US 4046796 A
Highly pure aromatic polyfunctional cyanic acid esters having a high stability in storage and being extraordinary suitable for use as starting compound for the production of plastics by cyclopoly-trimerization are obtained by a special process. Alkaline earth and/or alkali metal salts of polyfunctional aromatic hydroxy compounds said alkaline earth and/or alkali metal compound capable of phenolate formation are used in excess of up to 0.1 mol per mol of aromatic hydroxy group are reacted with an excess of cyanogen halide. The cyanogen halide excess comprises up to 1 mol per mol of aromatic hydroxy group plus excess mol of the metal compound used for salt production.
1. A process for producing a polyfunctional aromatic cyanic acid ester which comprises reacting at least one aromatic hydroxy salt selected from the group consisting of alkaline earth and alkali metal salts of aromatic polyhydroxy compounds in the presence of aqueous isopropanol as solvent and from 0.001 to 10% by weight, based on the weight of said aromatic hydroxy salt, of a catalytic tertiary amine with excess cyanogen halide, said aromatic hydroxy salt having been produced by reacting a polyhydroxy compound with an excess of up to 0.1 mol of aromatic hydroxy groups of at least one metal compound of the group consisting of alkaline earth and alkali metal compounds and said cyanogen halide excess comprised up to 1 mol per mol of aromatic hydroxy groups plus the excess mols of said metal compound used for producing said aromatic hydroxy salt plus 1.1% by weight of cyanogen halide for each percent by weight of the catalytic tertiary amine used.
2. The process of claim 1 wherein the reaction is carried out at a temperature of from -40° to 65° C.
This invention relates to a process for the production of highly pure, aromatic polyfunctional cyanic acid esters having a high stability in storage.
It is known that monophenols or polyphenols, optionally attached to a heterocyclic radical, carrying at most one sterically hindering substituent in the ortho positions relative to each hydroxyl group, can be reacted with halogen cyanides and a tertiary amine (molar ratio 1:1:1) in an inert organic medium at temperatures below 65° C. (DT-PS No. 1,195,764).
It is also known that aromatic cyanic acid esters can be obtained by using an inorganic base which is capable of phenolate formation under the reaction conditions instead of a tertiary amine (DT-PS No. 1,248,668).
In addition, it is known from DT-PS No. 1,248,667 that phenols can be reacted with halogen cyanides and a base capable of phenolate formation under the reaction conditions at temperatures below 65° C. in the presence of water and/or an alcohol or alcohol mixture as a solvent. In many cases, the polyfunctional cyanic acid esters obtained by these processes do not have the requisite purity and stability in storage, so that they are not really suitable for use as starting compounds for the production of plastics (for example in accordance with DT-AS No. 1,190,184).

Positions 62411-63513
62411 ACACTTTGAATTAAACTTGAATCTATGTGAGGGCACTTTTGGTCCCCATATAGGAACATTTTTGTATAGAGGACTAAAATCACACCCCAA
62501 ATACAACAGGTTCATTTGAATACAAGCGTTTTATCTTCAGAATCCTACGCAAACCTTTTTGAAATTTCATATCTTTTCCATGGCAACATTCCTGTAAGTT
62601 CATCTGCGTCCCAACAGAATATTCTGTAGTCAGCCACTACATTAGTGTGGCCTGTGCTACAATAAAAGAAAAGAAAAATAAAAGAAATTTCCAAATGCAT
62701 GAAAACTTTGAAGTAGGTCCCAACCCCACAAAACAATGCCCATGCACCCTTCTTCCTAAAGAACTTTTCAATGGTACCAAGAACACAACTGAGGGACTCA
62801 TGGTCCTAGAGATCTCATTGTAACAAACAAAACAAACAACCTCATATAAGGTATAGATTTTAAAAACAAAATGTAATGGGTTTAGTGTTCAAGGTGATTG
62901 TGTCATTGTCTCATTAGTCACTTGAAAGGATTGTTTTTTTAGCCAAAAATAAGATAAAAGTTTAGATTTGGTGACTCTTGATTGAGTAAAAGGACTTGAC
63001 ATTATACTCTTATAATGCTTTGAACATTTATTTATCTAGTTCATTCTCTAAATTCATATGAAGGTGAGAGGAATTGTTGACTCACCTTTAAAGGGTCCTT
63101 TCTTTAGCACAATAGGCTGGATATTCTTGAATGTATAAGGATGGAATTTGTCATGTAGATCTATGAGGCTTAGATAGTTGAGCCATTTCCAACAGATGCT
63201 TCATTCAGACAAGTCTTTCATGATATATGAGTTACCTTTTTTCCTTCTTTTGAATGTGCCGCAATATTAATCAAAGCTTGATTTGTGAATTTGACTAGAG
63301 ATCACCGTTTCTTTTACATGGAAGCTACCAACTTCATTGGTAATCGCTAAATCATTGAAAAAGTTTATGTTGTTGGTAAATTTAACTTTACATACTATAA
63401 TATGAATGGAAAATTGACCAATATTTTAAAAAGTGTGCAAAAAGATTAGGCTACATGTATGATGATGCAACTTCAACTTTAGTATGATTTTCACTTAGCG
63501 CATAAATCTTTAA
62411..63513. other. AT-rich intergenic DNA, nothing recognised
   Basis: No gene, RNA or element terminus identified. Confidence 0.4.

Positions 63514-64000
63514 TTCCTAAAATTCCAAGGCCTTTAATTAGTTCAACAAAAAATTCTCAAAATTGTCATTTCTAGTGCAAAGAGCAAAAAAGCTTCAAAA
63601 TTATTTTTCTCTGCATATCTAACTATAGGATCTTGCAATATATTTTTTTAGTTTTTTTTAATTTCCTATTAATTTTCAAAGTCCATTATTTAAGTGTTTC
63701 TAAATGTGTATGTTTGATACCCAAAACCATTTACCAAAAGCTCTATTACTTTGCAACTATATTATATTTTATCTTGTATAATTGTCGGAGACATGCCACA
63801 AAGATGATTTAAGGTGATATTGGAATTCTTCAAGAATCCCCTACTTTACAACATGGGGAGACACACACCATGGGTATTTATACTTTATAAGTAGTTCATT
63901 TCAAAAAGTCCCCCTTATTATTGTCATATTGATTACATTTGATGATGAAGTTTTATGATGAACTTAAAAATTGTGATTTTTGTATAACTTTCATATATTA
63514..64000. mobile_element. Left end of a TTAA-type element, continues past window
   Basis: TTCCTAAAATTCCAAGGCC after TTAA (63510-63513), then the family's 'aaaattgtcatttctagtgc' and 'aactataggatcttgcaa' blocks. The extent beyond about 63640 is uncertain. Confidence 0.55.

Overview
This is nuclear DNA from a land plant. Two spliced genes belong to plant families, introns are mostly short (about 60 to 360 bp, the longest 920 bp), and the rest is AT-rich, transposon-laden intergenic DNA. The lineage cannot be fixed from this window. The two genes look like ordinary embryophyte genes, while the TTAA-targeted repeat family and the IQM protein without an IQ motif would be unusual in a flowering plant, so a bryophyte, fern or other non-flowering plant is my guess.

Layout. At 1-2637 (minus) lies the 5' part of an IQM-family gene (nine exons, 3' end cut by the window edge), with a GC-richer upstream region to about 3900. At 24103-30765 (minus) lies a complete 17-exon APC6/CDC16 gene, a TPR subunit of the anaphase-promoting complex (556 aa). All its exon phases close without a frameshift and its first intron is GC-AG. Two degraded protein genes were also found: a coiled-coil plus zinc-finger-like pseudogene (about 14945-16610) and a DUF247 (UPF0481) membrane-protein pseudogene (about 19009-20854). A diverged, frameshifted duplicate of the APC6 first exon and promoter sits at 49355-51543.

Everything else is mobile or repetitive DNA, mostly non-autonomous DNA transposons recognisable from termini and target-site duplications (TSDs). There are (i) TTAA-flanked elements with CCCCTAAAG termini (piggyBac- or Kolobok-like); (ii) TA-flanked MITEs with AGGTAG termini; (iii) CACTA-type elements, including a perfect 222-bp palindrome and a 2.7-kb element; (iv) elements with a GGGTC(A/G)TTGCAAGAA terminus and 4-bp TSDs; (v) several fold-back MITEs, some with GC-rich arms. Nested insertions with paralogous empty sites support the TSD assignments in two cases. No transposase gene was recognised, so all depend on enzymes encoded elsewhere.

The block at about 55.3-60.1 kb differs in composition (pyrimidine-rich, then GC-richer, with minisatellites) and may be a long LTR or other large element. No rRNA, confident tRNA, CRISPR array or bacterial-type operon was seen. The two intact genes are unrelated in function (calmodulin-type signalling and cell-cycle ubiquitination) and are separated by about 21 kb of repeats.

By contrast, it is already known that the reaction of phenolates with cyanogen halides gives trimeric products, mainly in the form of triazine derivatives, which are formed by way of the imino carbonic acid phenyl esters, the latter also being formed as a reaction product (Liebigs Ann. Chem. Vol. 287, page 319 and Ber. detsch. Ges., Vol. 28, page 2467).
It has now been found that highly pure polyfunctional aromatic cyanic acid esters can be obtained in high yields by reacting the alkali or alkaline earth metal salts of aromatic di- or poly-hydroxy compounds with halogen cyanides in a solvent, optionally in the presence of catalytic quantities of a tertiary amine.
Aromatic di- or poly-hydroxy compounds, which may be used as starting compounds for the process according to the invention, are known in large numbers. It is possible in accordance with the invention to use virtually any aromatic and aromatic-heterocyclic, optionally substituted compounds containing two or more phenolic hydroxy groups, providing the substituents, if any, are stable and do not themselves react under the conditions of the process according to the invention.
The aromatic hydroxy compounds preferably correspond to the general formula (I): ##STR1## in which a is the number 1, 2 or 3;
b = 5 - a;
c = 5 - d;
d = the number 1, 2 or 3,
the sum of a and d (a + d) being a number from 2 to 4, preferably the number 2 or 3, more especially the number 2, where n = 0; and a number from 2 to 6, preferably a number from 2 to 4, more especially the number 2, where n = 1;
n is 0 or 1; and
R has the meaning defined under formula (II), whilst A and R1 have the meaning defined under formula (III). In particular the aromatic hydroxy compounds which may be used in the process according to the invention correspond to the general formula (II): ##STR2## in which R represents hydrogen, halogen, alkyl or phenyl; several radicals R do not have to be the same or two radicals R which substitute adjacent carbon atoms may even form with those carbon atoms a carbocyclic or heterocyclic 5-membered or 6-membered ring;